Appeal in Lockerbie bombing case begins
EDINBURGH, Scotland — The Libyan man jailed for the bombing of Pan Am Flight 103 was convicted on the basis of circumstantial evidence, his lawyer told a Scottish court Tuesday.
Abdel Basset Ali al-Megrahi, 57, was not in court as his appeal got under way more than 20 years after the Dec. 21, 1988 bombing killed all 259 people aboard the London to New York flight and 11 people on the ground. But he was following the proceedings by a closed circuit television link between the court and Greenock Prison, near Glasgow.
“The trial court, on the basis of wholly circumstantial evidence, concluded beyond reasonable doubt that the appellant was involved in the commission of this crime. Our submission is it was wrong to do so,” lawyer Margaret Scott, told the five judges at the Court of Appeal in Edinburgh.
Al-Megrahi, who is terminally ill with prostate cancer, has spent 10 years behind bars for the terrorist attack. He and another Libyan, Lamen Khalifa Fhimah, were prosecuted in The Hague, Netherlands, in 2001 for the Lockerbie bombing.
Fhimah was acquitted.
Libyan leader Moammar Gadhafi’s decision to hand over the two suspects in the case more than a decade after the bombing, pay billions of dollars in compensation, and renounce his weapons of mass destruction program paved the way for lifting U.S. sanctions on Libya and the country’s re-emergence on the world scene.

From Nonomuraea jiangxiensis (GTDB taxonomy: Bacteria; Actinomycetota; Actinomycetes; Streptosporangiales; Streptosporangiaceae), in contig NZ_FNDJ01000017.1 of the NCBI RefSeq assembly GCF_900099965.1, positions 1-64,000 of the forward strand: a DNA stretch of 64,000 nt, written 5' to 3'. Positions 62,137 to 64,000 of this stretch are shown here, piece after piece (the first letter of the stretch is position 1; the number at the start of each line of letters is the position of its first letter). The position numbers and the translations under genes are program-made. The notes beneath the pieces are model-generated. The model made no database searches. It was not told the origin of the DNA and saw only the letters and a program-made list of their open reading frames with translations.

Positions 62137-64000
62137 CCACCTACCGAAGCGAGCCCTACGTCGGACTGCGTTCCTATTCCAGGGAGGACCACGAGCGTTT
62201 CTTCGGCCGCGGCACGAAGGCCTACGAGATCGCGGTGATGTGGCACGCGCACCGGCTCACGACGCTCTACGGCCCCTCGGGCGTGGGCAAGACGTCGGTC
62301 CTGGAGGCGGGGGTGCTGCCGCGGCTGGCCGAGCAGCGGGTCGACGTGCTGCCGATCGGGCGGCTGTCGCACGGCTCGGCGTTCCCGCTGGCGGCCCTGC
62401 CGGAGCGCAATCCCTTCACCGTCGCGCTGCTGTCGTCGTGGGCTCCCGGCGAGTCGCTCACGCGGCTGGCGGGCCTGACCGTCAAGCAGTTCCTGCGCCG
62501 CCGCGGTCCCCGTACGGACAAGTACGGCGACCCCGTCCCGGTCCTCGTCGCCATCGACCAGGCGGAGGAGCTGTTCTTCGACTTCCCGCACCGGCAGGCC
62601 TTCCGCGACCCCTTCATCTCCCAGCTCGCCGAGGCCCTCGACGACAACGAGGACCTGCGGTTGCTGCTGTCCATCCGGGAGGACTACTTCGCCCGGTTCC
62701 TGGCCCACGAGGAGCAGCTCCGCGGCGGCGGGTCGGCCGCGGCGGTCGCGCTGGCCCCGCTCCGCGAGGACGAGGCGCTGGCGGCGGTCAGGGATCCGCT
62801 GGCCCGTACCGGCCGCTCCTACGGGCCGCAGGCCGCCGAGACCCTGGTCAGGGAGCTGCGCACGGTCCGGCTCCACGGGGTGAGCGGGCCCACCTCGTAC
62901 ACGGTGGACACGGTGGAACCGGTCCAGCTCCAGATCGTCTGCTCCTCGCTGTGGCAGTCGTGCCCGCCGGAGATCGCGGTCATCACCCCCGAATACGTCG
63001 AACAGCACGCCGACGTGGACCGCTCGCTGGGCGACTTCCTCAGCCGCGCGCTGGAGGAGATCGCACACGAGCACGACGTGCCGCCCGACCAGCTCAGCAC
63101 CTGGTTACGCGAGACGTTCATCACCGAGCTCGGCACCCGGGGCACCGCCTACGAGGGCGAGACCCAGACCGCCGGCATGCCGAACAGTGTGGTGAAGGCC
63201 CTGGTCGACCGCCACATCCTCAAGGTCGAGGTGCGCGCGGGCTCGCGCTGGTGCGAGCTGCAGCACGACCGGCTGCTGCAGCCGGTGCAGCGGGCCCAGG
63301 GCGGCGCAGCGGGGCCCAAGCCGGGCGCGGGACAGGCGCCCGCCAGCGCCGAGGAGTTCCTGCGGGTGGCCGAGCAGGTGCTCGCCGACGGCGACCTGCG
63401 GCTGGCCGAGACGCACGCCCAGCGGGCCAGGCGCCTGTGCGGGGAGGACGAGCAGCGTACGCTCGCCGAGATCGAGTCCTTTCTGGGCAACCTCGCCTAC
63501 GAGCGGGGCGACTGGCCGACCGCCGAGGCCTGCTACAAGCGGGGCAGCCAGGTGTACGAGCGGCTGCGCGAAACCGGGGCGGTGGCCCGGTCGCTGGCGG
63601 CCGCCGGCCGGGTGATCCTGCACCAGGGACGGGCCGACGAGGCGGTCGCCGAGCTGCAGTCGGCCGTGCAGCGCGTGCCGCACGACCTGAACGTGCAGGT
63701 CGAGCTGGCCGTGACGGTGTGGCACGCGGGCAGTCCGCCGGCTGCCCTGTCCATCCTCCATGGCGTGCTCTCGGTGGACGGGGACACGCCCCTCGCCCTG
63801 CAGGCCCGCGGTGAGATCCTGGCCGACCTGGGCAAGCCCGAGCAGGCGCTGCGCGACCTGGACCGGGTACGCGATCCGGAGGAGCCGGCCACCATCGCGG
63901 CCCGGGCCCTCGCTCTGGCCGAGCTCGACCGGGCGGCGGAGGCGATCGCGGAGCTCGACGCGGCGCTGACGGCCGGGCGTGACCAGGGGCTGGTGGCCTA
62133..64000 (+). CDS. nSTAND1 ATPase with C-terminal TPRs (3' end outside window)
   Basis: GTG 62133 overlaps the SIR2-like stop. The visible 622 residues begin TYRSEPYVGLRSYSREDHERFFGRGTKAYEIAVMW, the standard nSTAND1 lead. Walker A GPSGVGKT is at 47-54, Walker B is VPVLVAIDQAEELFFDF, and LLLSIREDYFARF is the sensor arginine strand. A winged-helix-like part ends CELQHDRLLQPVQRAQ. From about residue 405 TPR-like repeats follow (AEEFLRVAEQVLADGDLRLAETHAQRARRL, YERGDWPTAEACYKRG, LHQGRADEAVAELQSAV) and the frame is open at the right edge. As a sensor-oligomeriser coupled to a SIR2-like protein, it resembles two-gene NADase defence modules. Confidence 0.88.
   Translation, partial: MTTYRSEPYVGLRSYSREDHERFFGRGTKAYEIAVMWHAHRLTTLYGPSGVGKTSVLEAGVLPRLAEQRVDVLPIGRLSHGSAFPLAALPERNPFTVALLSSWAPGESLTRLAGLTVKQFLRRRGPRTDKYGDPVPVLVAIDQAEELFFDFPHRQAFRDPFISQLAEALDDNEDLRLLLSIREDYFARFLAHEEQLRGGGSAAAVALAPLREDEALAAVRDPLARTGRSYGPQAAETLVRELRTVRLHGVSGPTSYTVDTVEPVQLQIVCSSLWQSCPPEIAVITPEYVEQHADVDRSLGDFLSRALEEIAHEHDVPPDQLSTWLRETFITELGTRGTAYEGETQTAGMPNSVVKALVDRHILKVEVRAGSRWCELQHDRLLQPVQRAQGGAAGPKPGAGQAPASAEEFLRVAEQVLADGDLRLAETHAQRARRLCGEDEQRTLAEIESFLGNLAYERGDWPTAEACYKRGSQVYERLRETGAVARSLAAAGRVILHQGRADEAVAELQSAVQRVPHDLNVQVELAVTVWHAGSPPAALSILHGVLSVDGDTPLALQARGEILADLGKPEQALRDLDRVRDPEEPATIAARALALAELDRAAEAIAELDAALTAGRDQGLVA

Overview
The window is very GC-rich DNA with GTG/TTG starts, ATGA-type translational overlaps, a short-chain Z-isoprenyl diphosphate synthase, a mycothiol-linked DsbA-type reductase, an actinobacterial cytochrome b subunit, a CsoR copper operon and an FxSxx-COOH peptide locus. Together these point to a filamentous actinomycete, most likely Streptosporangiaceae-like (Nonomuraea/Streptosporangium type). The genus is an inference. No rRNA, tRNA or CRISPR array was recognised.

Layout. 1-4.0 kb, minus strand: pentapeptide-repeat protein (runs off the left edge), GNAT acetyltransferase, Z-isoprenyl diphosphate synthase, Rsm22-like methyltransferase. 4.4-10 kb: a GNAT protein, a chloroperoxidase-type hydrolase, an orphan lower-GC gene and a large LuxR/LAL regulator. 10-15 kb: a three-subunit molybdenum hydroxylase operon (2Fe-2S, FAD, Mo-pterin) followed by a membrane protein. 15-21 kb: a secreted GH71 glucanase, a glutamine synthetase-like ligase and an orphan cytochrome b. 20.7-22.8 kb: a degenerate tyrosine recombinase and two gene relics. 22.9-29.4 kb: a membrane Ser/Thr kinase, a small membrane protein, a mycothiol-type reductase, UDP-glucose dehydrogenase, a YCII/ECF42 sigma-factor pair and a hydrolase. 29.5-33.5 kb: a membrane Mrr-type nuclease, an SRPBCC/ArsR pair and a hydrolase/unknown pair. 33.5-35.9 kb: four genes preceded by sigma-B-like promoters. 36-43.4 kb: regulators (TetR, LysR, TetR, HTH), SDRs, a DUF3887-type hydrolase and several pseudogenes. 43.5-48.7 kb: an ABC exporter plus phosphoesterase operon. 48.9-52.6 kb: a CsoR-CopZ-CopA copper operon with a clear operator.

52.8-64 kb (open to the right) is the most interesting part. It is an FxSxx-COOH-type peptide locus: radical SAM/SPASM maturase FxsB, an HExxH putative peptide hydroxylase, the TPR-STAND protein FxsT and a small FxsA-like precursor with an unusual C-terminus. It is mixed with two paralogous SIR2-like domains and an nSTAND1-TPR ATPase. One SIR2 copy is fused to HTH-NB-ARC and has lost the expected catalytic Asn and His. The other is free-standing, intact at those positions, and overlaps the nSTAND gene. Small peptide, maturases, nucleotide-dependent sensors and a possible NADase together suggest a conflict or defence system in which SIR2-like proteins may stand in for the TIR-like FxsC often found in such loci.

Defending al-Megrahi, a former Libyan secret service agent, on Tuesday, Scott told the Court of Appeal: “No jury — properly directed — could have convicted him beyond all reasonable doubt.”
She said the trial court’s conclusion centered on “critical inferences.” These included that al-Megrahi bought the clothing that was in the suitcase containing the bomb and that the suitcase containing the bomb entered the system in Malta, Scott said.
“The appellant challenges the drawing of each of these critical inferences and consequently the conclusion that he was involved in the crime,” she said.
Al-Megrahi has maintained his innocence. While he lost an appeal in 2002, he was granted another one two years ago following a major legal review.
The current hearing is initially set for the next four weeks, but is expected to last up to a year.
Scott said al-Megrahi was undergoing a new course of treatment for his cancer.
Relatives of the victims of Pan Am 103, some of whom were in court Tuesday, are divided over al-Megrahi’s conviction. Some British families have said they think he is innocent, but relatives of U.S. victims have said he is guilty and should remain in jail.